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Liquid assets drew tourists to Hall County area
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It’s been well documented how popular North Georgia and Hall County in particular were as health resorts during the late 1800s and the early 1900s.

Tourism was so vibrant that local newspapers would print a count of the number of guests in hotels and resorts, sometimes even listing their names and hometowns. In the summer of 1870, more than 300 already were lodged in the area, and another 500 were expected. Among them, White Sulphur Springs had 30 guests, Piedmont Hotel 26, Richmond House 24, Quattlebaum’s 19, Porter Springs 110, Gower Springs 40, New Holland 34, Rich’s 17, the Brown House 14 and Johnson’s 12.

An Atlanta chemist had analyzed the water from Gower Springs, concluding, "This is one of the best chalybeate waters I have ever examined." He found a long list of elements the waters contained, everything from free hydrosulpheric acid to sulphates of lime and magnesia.

Despite his glowing report, however, an 1880 edition of the Gainesville Eagle might better explain the popularity of area resorts with a brief article about a couple of South Carolinians who came to sip the miracle waters from the various springs. The gentlemen were Dr. W.D. Jennings and A.T. Broadwater from Edgefield, "invalids of long standing," as the Eagle described them. The doctor said after two weeks he had recovered, and Mr. Broadwater was improving rapidly.

The two had made the rounds of Gower, New Holland and White Sulphur springs as guests of hotelier Daniel Quattlebaum. Said the Eagle, "We know that both gentlemen have been greatly benefitted and are much improved, but do not know which has been most potent in bringing about the happy results, the different springs, or the magic medicinal properties which Uncle Dan always carries about his person …"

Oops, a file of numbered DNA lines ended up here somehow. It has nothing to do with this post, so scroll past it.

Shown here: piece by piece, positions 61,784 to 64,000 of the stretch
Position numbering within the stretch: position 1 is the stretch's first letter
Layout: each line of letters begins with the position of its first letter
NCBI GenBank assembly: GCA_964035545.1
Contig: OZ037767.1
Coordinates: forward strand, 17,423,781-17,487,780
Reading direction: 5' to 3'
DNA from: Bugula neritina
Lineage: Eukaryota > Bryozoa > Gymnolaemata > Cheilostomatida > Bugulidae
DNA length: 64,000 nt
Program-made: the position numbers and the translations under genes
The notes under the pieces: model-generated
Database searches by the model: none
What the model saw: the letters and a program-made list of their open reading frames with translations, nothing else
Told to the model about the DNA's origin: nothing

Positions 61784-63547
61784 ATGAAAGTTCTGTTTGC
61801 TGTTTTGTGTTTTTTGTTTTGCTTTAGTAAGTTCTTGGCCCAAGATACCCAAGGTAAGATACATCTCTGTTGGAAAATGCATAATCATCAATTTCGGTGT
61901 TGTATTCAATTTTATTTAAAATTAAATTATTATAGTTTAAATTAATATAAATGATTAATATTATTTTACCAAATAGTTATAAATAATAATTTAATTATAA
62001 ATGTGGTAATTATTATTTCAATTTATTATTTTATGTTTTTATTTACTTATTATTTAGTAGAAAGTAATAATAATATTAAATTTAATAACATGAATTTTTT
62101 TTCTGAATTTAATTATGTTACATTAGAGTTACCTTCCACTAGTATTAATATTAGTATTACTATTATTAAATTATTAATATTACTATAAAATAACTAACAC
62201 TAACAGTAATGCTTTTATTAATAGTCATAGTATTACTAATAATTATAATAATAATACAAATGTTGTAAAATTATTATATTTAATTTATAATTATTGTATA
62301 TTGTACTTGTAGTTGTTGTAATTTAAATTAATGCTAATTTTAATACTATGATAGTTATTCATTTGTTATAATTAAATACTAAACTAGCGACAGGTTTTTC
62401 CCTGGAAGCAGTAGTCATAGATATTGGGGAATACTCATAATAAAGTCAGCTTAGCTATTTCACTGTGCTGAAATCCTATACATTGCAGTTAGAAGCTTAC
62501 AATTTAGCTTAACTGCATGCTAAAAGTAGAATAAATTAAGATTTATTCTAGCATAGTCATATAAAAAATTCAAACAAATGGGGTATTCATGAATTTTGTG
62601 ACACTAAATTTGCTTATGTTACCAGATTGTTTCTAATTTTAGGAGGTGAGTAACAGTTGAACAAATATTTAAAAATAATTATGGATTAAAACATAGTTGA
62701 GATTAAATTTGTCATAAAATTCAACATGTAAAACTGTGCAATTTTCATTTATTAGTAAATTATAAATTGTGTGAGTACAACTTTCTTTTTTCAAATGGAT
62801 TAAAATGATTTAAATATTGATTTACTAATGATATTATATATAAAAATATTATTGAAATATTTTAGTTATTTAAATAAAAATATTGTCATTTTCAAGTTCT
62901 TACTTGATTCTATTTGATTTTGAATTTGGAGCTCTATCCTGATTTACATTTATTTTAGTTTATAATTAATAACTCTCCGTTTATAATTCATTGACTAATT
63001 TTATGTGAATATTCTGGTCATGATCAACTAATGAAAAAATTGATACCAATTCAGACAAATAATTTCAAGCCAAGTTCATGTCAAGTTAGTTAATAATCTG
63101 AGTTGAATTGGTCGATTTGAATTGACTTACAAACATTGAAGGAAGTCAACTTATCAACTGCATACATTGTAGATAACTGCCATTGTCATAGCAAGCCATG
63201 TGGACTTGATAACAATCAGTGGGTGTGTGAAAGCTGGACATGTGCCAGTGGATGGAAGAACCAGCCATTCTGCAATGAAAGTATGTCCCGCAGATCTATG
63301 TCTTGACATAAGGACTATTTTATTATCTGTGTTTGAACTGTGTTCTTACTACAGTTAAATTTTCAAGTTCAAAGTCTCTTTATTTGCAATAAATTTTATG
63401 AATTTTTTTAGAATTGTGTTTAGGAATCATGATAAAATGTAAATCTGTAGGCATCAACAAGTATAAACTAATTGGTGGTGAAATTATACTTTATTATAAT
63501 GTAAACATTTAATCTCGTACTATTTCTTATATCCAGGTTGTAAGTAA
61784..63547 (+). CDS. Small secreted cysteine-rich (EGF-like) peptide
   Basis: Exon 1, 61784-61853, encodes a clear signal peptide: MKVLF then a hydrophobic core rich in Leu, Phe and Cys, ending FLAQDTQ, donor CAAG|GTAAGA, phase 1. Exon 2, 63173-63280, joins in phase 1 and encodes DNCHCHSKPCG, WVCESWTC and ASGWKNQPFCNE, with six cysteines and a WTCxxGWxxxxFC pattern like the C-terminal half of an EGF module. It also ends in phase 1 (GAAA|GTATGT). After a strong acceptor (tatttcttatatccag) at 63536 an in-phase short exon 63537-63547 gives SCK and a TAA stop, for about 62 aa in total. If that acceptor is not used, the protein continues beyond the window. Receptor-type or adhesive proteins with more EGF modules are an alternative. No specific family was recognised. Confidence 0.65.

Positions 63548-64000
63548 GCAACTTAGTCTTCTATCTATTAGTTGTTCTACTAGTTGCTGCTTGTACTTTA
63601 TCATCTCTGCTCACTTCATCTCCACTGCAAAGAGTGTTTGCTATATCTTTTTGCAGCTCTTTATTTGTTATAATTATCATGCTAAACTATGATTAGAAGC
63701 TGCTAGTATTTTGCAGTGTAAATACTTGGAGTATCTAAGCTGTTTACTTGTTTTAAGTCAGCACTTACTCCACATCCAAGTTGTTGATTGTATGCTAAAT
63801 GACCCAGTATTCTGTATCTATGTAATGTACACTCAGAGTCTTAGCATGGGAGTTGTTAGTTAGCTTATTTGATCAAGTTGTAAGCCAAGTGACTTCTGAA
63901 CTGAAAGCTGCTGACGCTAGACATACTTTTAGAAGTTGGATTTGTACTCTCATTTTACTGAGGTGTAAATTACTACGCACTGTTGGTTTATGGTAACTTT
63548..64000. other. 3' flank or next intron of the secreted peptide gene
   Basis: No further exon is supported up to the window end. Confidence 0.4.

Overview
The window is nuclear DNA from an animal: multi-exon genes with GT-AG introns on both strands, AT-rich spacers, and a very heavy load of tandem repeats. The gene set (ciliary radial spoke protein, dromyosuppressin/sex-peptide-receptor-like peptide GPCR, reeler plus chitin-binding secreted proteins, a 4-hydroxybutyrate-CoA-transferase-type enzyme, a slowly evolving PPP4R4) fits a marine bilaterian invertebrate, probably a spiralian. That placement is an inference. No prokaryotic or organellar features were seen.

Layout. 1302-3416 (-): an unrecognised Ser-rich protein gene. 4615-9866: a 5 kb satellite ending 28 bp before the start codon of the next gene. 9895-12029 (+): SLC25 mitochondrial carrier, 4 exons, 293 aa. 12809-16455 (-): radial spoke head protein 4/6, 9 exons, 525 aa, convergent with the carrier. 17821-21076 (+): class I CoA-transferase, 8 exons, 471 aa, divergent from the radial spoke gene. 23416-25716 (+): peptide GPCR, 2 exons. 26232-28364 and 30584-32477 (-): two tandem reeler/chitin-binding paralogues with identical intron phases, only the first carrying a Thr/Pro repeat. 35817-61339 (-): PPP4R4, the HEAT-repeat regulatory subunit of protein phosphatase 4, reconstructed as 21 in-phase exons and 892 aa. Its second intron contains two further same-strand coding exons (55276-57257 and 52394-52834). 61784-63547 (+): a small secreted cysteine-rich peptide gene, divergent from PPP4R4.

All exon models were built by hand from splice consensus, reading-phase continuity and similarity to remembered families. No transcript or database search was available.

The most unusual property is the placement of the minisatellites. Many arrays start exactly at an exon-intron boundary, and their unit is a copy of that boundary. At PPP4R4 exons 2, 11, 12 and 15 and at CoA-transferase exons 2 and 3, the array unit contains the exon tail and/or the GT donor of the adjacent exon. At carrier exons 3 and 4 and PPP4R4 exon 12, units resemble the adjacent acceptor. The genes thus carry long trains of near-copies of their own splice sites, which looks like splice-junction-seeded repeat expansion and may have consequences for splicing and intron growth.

Perhaps a little corn had been mixed with water from the mineral springs to produce those "magic medicinal properties." That was another thing North Georgia had a reputation for down through history.


One of the first times women were allowed to vote following ratification of the 19th Amendment in 1920 was a special election in Hall County to choose a successor to W.D. (Dave) Whelchel, ordinary, who died in office after serving 13 years. His popular wife, Emma, was a candidate, probably an additional reason so many women showed up to vote.

"There used to be so much talk about women getting their dresses soiled and becoming contaminated at the polls," the Gainesville News commented. "But last Friday’s was the decentest and most orderly election we have ever seen. It looked like a church affair. No loud talking. No bleary eyes and spitting tobacco juice over the floor. Wives and daughters and sisters and mothers came up and voted just like going to Sunday School. So that instead of women becoming contaminated at the polls, they have knocked out the contamination. They have poured a few buckets of salt into the proceedings."

Despite the turnout of women, however, Mrs. Whelchel could carry but two precincts and lost to Arnold Bennett by 132 votes out of more than 1,000 cast. She became well known as the proprietor of Mahomee, a sort of bed-and-breakfast home on Riverside Drive that catered to visiting parents of Riverside Military Academy students and other visitors.


Footnote on Gov. James Milton Smith, one of two governors buried in Alta Vista Cemetery: When he died in Columbus in 1890, his body was shipped via train to Gainesville, where his first wife, Hester Brown Smith, was buried after dying at White Sulphur Springs in 1880. His second wife, Florida Abercrombie Wellborn, died in 1923 and is buried in Linwood Cemetery in Columbus.


James Dorsey’s Volume Two, "The History of Hall County," is off the press. This one covers the period 1900-45. Volume One was from 1818 to 1900.

Volume Two follows the county’s history often through archived newspapers of the era, reprinting articles of note or using excerpts. He breaks the period down through eight chapters covering business, wars, the Roaring Twenties, the 1936 tornado, social and racial relations.

The book is available at Northeast Georgia History Center or through Magnolia Press, P.O. Box 1515, Gainesville, GA 30503. The author is a former Chestatee Regional Library director.

Johnny Vardeman is retired editor of The Times. His column appears Sundays and on gainesville